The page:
How to Get Respect!
by Susie E. Caron (c) 12/8/15
Rodney Dangerfield coined the statement, "I don't get no respect." He projected the life of a loser, and it became his tag line, and brand. Funny? Sure! Unless you're a parent and your kids disrespect you.
As a parent, you are engaged in the most important job of all - raising your kids to be responsible adults who contribute to life in your family, local community, country and the world. There is no more important job on earth! The job you do is so worthy of respect and admiration, it's absolutely necessary that you teach your kids to respect you, and to carry this enduring respect within them.
You are not a loser and you deserve respect.
You deserve the respect of your spouse.
You deserve the respect of you kids.
You deserve the respect of your family, friends, coworkers, boss, and acquaintances.
So how do you get respect, especially from your children?
First you determine today to fully respect yourself. I know that sometimes we all do things or act in ways or neglect to do things that we feel make us deserve respect. This isn't about that. You're human. Humans make mistakes all the time. Get over it. You have to, because today you will begin to respect yourself so much that whenever you speak to anyone, kids, spouse, adults, coworkers, boss, waitress, taxi driver, receptionist, phone clerk, etc. etc., you speak to them with RESPECT because you absolutely RESPECT yourself.
This is the decision you make:
"I RESPECT myself. That's why, from this moment forward, I will speak respectfully to every person I encounter, including my kids, whether they act like they deserve it or not."
Respect isn't about another persons deserving it. It's about YOU DESERVING IT.
You must respect yourself so much that you would never lower yourself to disrespect anyone, including your kids.
This is how kids learn to respect you.
You command respect because you are worthy of respect.
You command (not 'demand') your kid's respect when you fully respect yourself.
You command their respect when you interact with, and speak respectfully to them.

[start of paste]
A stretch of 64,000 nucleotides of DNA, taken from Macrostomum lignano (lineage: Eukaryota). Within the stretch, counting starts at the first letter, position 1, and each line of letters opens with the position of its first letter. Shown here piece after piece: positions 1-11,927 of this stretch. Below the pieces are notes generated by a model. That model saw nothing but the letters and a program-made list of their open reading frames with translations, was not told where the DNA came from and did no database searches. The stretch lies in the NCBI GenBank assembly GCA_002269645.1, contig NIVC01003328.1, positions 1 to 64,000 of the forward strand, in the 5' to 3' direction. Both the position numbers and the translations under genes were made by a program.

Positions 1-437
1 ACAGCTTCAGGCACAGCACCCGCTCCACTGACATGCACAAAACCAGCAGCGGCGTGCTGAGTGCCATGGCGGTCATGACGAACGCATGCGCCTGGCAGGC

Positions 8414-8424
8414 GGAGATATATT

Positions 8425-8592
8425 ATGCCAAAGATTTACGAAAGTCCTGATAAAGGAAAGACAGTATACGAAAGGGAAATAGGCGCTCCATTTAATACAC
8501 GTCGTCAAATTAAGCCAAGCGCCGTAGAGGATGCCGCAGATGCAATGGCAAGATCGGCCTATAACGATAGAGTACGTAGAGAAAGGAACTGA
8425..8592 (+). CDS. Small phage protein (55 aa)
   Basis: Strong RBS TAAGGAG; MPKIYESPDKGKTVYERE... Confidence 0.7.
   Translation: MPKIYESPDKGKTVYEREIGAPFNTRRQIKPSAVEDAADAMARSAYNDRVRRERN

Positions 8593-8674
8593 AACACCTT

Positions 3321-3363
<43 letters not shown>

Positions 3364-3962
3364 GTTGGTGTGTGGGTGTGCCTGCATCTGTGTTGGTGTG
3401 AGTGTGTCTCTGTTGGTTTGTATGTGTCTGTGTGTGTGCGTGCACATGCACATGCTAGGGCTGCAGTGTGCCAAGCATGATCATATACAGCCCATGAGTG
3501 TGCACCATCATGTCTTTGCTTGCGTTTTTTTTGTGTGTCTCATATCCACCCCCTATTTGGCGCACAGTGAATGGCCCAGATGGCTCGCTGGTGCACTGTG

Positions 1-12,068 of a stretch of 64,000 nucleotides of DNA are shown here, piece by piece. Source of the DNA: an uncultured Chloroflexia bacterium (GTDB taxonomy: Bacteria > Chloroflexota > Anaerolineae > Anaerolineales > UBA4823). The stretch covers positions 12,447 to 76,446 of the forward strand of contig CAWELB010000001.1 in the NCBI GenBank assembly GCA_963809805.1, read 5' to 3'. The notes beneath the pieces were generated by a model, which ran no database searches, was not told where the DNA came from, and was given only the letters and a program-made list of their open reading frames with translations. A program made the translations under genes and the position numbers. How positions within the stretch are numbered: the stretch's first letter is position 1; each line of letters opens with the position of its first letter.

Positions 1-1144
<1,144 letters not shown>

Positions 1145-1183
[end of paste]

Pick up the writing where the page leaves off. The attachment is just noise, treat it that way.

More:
You command their respect when you conduct yourself with respect.
You command respect because you are a human of unique and wonderful design.
You command your kids respect because of all this and because and you are their parent. That's enough.
What do you do when Kid's speak disrespectfully to you?
Stop what you are doing, turn fully toward them and say, "I don't speak disrespectfully to you and I won't tolerate or hear you speak disrespectfully to me. Now ask (or tell) me in a better way." (Rinse and repeat or don't respond until you are spoken to respectfully.)
When I began to do this, my life began to change. I believe yours will too.
So begin today to respect yourself and watch what happens.
If you found this helpful, sign up HERE for email updates about my new parenting book, to be released winter 2015.
Twee' Means You & Me ,
You deserve Respect.
Susie E. Caron
These are from my former life with many current memories and helps for parents.
I retired from teaching, became a psychotherapist treating children and families and an author. After retiring I became a full time artist.
I recently reopened this parenting blog because I believe wisdom is to be shared.
Author of Chidren's Books,
Christian, Wife, & Mother, I want to help you build parent-child relationships, 1 blog, & books at a time.
When I'm not busy creating articles or paintings, you might find me looking for dark chocolate or playing with my Boxer, Josie.
These articles are for educational and self-help purposes only and are not intended as psychotherapy.
If you experience unusual symptoms or discomfort please see your medical or mental health practitioner.
No patent liability is assumed for use of the information contained. The author disclaims any responsibility for loss or risk for use or application of this material.
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Blog Reviews & Thank You!
July 13 at 7:17pm ·
Just wanted to say that I love your posts about the different ways to connect/relate/understand your child. It has given me a new approach towards understanding my daughter and allowing HER to tell me how she feels instead of me suggesting to her how she should feel. Thanks Susie!